I once had a dreadful, almost revolting, bias against volcanos. Leprous open sores in the earth, disgorging the planet’s revolting wastes, the disgusting stink of rotten eggs completing the horrid scene….
Is your skin crawling yet? Well, imagine flying over a volcano crater.
It’s like getting out of bed at midnight to stand in front of an open window, trying not to think about what may be beyond the darkness….
I’ve flown over Pinatubo and Taal. Both times I found myself tense, flying with one hand on the throttle, ready to add all available power, in case scaly green monsters reared out of the craters. Also, aren’t volcano craters full of impossible crosswinds? I mean, how does wind behave when it’s trapped in a caldera, unable to get out?
The first time I flew over Pinatubo, clouds shrouded the crater. I did see the saw-toothed lava molars to the west of the crater, waiting to crush my trusty airplane. This was no place to have an engine failure.
I just glimpsed the crater — and saw an intriguing sight. A luminescent pool of bright blue-green water, placid inside a deep caldera. As I fled to lower altitudes over the Central Luzon plain, I found myself longing to see that lake again.
The next chance came a year later. Unusually for summer, Pinatubo’s crater was free of clouds and lay bare for Carlo and me. Pictures are worth a thousand words. Carlo took these pictures in May, 2005.
In January, 2006, I had an even better view. The weather was what pilots call “severe clear”. The only weather factor was haze over Central Luzon. It was a factor because we had not one but two volcanos in frame.
The second volcano is Mt. Arayat. The only mountain in the Central Luzon plain, it sticks out of the haze like a Hershey Kiss on a flat sheet of rice fields. Not often do you get to see two volcanos in one shot.
And there is no way you will see this from an airliner. Small airplanes ROCK! Low and slow makes it flow 😀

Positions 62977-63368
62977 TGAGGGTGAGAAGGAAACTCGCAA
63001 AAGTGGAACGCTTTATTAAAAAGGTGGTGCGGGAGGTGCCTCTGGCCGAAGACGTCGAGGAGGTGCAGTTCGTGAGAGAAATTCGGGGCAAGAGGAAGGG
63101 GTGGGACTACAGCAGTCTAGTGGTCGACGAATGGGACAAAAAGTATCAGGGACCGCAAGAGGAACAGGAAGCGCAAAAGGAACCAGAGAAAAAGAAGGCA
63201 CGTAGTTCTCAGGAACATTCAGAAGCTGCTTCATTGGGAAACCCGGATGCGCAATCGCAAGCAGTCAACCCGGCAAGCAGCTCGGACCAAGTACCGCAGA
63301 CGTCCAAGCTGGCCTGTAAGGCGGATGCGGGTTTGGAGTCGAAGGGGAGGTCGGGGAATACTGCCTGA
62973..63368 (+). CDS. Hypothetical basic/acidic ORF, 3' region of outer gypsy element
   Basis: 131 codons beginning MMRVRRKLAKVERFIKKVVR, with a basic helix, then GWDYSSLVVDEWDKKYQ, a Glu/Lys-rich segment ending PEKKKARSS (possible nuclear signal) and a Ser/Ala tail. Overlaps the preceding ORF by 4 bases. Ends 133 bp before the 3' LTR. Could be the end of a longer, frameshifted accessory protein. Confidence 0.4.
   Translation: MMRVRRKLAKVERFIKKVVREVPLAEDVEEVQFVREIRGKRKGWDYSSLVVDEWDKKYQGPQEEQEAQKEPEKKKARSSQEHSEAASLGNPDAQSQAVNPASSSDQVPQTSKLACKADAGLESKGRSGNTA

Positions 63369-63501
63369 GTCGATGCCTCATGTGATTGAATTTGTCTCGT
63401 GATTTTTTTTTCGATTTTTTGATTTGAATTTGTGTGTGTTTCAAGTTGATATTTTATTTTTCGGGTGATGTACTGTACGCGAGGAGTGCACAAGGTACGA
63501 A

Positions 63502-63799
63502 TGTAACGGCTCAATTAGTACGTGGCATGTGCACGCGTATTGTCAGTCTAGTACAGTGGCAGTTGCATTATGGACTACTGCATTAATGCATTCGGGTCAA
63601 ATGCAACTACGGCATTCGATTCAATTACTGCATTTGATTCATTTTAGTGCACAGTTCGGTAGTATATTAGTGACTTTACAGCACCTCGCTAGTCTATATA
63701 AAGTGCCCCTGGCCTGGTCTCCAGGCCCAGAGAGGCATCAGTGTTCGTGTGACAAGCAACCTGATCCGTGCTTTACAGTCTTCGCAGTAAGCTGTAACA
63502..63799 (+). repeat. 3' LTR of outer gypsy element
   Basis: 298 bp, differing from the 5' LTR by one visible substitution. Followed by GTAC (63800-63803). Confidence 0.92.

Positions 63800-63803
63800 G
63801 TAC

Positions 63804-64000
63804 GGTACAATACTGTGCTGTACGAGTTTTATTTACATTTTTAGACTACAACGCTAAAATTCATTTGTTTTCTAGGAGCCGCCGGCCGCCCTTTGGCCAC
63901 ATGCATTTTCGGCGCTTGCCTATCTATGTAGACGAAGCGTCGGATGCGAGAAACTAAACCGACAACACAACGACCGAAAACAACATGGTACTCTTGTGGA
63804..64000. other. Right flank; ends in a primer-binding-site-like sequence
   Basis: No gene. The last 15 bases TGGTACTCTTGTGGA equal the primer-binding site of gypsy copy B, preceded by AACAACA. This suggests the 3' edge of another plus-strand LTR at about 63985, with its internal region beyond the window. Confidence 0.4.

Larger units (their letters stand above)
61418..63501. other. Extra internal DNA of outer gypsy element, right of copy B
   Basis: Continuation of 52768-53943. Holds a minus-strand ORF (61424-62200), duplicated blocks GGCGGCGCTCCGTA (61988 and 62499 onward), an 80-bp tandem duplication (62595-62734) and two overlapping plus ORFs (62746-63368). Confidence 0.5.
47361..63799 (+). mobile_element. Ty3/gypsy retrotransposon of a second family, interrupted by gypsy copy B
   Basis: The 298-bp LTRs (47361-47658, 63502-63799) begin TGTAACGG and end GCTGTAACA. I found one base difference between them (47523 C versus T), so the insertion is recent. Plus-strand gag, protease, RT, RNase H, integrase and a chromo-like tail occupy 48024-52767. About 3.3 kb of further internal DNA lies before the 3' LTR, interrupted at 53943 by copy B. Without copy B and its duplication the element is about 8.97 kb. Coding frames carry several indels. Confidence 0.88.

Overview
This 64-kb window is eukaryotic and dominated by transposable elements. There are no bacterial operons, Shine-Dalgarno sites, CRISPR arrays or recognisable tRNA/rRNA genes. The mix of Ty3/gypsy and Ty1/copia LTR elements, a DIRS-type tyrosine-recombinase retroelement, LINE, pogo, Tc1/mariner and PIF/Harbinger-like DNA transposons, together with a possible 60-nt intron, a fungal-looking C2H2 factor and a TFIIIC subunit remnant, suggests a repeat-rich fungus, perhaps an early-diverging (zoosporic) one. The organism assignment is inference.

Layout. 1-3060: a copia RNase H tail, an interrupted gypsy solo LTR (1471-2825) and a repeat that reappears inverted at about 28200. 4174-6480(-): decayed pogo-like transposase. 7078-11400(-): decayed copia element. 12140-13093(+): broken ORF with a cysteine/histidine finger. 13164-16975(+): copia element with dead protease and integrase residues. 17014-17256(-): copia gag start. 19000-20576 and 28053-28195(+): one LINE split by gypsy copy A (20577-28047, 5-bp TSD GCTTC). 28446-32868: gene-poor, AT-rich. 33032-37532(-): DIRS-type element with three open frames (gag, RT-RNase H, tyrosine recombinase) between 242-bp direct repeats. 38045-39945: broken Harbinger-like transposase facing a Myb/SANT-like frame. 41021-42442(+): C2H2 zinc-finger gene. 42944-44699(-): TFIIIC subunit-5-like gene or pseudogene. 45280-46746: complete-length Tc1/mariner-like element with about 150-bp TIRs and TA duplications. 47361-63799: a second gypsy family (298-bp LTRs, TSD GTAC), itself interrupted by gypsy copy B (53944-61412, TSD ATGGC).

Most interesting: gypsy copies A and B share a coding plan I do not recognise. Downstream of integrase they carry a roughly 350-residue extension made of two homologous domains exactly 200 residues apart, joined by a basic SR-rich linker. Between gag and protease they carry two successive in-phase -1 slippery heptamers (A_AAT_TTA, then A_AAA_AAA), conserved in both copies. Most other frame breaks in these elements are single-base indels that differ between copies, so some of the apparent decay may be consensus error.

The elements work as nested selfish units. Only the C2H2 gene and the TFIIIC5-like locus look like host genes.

In October, 2006 we added a novel twist to our Pinatubo sightings. A cousin from San Francisco visited. Her fiancee came with her. The fiancee ( a dead-look alike for Daniel Craig, “Bond, James Bond”) is an airline pilot in the US.
The twist? Air-to-air pictures of our airplane over Mt.Pinatubo! Mr. Bond flew a Cessna 172 from Omni Aviation, and we formed up loosely over the crater. My cousin K took lots of pictures. Yup, that miniscule white flyspeck is our beloved Cessna 152, with its almighty engine that has all of 125 horsepower. A BMW 3-series has far more oomph. Good grief, huh?
I reckon the best thing to do if the airplane’s engine decides to take an unscheduled rest stop here is to put the thing down on the crater lake itself. (The crater is a bit over 2 kilometers wide. That would be a short approach!) Then call for help. Would there be cellphone signals out of a volcano crater? How long would an airplane float in a sulphuric crater lake?
I still fly here with one hand on the throttle. And I fly with senses nervously heightened, listening sharply for that engine hiccup, suspicious for the slightest tremor in the airframe. And yes, there is a scaly green monster down there, a slug as big as a skyscraper, grinning with anticipation, waiting just under the surface of that green lake, waiting for me to come lower, just a bit closer….
Mt. Pinatubo erupted cataclysmically on June 15, 1991. The most powerful eruption in over half a century blew over 1,000 feet of the mountain’s summit into a massive pycroclastic and tephra cloud that rocketed up in just a few seconds to a height of 34 kilometers, way into the upper stratosphere. The atmosphere was actually compressed, and an expansion ring marked the shockwave as the cloud penetrated the tropopause. The unearthly cloud had a diameter of over 400km, and remained intact in the earth’s stratosphere for weeks, long after the eruption ended.
Over 75,000 square kilometers of Central and Western Luzon were engulfed by ash fall, from a centimeter thick to several dozen meters deep in many places. With over 1,000 feet of its summit blown away, Pinatubo’s remaining upper slope collapsed into a 2.5 kilometer caldera.
The volcano had been dormant for over 600 years.